The Baseball Writers Association of America just had their annual meeting. At that meeting they consider new applications for membership and reconsider old ones. They just did it with Fangraphs and SB Nation: accreditation granted to the former, denied to the latter.
Great news for FanGraphs. They do amazing work, of course, and I guarantee you that every single thinking BBWAA member relies on their analysis heavily as they do their jobs. Well-deserved.
I’m not at all pleased with SB Nation not making it. If for no other reason than this means that Rob Neyer and Amy K. Nelson, who have been BBWAA members for several years by virtue of their ESPN affiliation, are now officially on a one-year at-large membership. If SB Nation is not reconsidered next year, they presumably lose their ticket.
Rob’s tweet about this a few minutes ago suggested that the reasoning given for it not being accredited was that SB Nation is “too new” and that someone said that they’d only been around since July. This makes very little sense because while, yes, SB Nation has amped-up its national coverage in the past year or so with notable new hires like Nelson and Neyer, it has existed as an entity for several years. And it’s not like Fangraphs has been around since the Carter administration itself.
That aside, if “too new” was the real reason, I think it marks the third different rationale for keeping people out of the BBWAA I’ve heard in the past five years. Earlier it was about how many games people cover. Last year people said it was about whether the writer in question gets, like, health benefits from their employer. It seems like a moving target to me. But whatever. It’s their organization. They can do what they want with it.
I just think they’ve made a pretty big mistake here. SB Nation is doing fantastic work and has a tremendous reach. As are many other online outlets. Any organization needs to evolve to survive. I’ve never been particularly impressed at the speed with which the BBWAA has evolved.
Angels’ right-hander Garrett Richards has been moved to the 60-day disabled list, according to a team announcement on Saturday. Richards was originally placed on the 10-day disabled list in early April after sustaining a right biceps cramp during his first start of the season. No timetable has been given for his return to the mound, though Pedro Moura of the Los Angeles Times speculates that his return date could be pushed back to June.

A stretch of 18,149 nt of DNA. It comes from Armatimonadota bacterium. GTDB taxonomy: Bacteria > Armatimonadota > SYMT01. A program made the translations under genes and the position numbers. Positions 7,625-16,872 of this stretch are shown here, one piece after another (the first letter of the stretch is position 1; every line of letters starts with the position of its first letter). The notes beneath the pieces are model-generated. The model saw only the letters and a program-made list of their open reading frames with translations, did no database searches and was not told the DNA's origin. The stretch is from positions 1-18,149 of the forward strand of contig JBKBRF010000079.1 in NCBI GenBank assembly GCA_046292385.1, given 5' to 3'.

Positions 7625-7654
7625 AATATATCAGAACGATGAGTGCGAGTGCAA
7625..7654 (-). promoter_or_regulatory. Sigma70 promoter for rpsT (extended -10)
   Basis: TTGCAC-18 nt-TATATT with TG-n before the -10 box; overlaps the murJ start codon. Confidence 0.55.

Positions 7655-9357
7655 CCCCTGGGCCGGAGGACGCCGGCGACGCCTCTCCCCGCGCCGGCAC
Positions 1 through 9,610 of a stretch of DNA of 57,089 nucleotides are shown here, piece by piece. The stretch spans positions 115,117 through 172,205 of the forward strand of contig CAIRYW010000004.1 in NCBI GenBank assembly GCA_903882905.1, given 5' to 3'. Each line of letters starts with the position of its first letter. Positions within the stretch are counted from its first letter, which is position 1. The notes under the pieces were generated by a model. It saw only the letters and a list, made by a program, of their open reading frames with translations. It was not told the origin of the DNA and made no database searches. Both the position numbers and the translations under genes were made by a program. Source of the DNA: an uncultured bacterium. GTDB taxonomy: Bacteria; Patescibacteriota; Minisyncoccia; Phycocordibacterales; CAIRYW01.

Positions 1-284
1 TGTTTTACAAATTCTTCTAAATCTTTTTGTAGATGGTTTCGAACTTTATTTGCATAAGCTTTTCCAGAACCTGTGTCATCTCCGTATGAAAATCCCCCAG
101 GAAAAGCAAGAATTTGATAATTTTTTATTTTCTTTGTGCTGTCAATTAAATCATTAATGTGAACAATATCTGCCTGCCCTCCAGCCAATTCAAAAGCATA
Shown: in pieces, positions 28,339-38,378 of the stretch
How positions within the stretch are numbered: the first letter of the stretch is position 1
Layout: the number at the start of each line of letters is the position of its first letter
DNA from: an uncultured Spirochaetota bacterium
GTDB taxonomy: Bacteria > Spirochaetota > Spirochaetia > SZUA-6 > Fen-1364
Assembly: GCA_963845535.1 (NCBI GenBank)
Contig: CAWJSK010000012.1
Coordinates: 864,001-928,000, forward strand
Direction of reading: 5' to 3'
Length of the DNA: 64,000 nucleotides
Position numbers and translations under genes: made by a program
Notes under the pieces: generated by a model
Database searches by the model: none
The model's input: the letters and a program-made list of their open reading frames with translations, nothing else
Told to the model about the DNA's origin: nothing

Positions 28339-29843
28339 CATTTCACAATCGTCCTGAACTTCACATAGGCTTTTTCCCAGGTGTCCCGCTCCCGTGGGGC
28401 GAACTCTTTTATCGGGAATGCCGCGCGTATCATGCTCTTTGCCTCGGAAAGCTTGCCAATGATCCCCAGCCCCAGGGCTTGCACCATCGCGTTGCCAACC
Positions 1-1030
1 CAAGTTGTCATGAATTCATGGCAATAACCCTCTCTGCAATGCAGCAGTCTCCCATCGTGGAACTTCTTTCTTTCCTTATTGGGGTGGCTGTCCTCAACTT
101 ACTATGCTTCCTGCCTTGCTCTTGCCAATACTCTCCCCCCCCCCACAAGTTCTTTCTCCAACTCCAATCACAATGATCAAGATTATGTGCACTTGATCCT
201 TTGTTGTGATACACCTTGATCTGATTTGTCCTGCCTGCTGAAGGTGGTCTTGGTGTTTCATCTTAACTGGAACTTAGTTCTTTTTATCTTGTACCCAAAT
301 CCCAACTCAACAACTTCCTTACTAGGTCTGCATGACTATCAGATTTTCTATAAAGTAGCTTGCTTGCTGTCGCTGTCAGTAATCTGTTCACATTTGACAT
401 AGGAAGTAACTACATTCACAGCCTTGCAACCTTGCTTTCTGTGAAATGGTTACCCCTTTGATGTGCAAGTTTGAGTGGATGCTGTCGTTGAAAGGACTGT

While the Angels report that Richards is making some progress in his recovery, he’s still experiencing some “irritation of the cutaneous nerve,” which could be preventing him from working back up to full strength. The veteran righty already missed 154 days of the 2016 season after suffering a UCL injury, and opted for biometrics surgery to repair the ligament rather than undergoing a more intensive Tommy John procedure.
This is Richards’ seventh season with the Angels. He last pitched a full, healthy season in 2015, delivering a 3.65 ERA, 3.3 BB/9 and 7.6 SO/9 over 207 1/3 innings. He’s currently one of eight Angels pitchers serving time on the disabled list, including left-hander Andrew Heaney and right-handers Cam Bedrosian, Andrew Bailey, Vicente Campos, Huston Street, Mike Morin and Nick Tropeano.
When it comes to home run trots, Adam Rosales is still the guy to beat. The Athletics’ shortstop led off the first inning of Saturday’s matinee against the Mariners with a solo shot to center field, and made it all the way around the bases in record time — 15.9 seconds, to be precise. That’s 0.06 seconds faster than the previous record, which Rosales set himself last September on a 15.96-second run.
In fact, as MLB.com’s Michael Clair points out, Rosales holds eight of the 10 fastest home run trots recorded by Statcast. (The other two, naturally, belong to the Reds’ speedy center fielder Billy Hamilton.) Eight of those 10 trots were recorded in 2016, with Rosales gradually inching his way toward the 15-second mark.
The blast was the first of two home runs for the A’s, who tacked on a couple of runs with Ryon Healy‘s two-RBI homer and capped their 4-3 win over the Mariners with a productive out from Khris Davis in the third inning. It’s the fifth straight victory for the A’s this week.